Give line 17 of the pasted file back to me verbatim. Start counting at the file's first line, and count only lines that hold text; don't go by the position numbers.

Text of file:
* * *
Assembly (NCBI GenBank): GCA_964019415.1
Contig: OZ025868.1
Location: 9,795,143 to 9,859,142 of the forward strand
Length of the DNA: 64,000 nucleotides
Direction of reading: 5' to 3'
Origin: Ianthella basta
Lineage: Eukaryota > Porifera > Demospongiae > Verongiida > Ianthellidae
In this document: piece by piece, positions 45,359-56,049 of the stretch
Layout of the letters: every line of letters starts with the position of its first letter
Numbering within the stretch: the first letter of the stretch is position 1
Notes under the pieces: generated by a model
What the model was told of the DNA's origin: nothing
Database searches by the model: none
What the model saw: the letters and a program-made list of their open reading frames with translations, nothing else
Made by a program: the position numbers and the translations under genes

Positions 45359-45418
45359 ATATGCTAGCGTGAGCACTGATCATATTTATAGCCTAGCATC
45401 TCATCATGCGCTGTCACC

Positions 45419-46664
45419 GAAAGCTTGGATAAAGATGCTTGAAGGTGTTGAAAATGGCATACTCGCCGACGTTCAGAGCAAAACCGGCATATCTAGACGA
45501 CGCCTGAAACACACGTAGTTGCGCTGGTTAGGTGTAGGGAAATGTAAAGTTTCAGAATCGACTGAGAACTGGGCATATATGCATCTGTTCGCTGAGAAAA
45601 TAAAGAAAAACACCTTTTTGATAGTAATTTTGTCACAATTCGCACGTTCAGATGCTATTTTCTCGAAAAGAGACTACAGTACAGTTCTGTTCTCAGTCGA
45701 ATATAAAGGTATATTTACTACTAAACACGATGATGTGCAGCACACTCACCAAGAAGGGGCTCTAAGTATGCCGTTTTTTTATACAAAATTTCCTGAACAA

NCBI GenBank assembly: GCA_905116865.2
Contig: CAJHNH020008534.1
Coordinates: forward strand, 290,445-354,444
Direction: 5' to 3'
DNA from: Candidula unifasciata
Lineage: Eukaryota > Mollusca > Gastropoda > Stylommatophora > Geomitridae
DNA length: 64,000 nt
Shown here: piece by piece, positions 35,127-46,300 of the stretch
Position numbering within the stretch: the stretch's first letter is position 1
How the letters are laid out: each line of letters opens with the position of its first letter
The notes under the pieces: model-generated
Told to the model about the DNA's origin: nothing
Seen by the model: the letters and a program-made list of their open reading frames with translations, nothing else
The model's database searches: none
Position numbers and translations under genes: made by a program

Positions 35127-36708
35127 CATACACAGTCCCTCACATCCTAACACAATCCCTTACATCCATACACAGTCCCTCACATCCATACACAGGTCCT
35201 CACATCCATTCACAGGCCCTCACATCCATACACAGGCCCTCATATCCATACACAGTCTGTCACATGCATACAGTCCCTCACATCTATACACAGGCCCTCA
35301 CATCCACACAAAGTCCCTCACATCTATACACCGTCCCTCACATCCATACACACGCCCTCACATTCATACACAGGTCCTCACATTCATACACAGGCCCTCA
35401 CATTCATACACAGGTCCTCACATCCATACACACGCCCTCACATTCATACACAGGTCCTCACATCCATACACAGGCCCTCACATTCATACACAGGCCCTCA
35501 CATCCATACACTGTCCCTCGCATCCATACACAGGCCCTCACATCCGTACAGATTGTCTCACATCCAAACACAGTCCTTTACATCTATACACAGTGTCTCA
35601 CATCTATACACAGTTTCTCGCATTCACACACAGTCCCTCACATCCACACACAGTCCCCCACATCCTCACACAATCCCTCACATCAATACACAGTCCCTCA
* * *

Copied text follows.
45359 ATATGCTAGCGTGAGCACTGATCATATTTATAGCCTAGCATC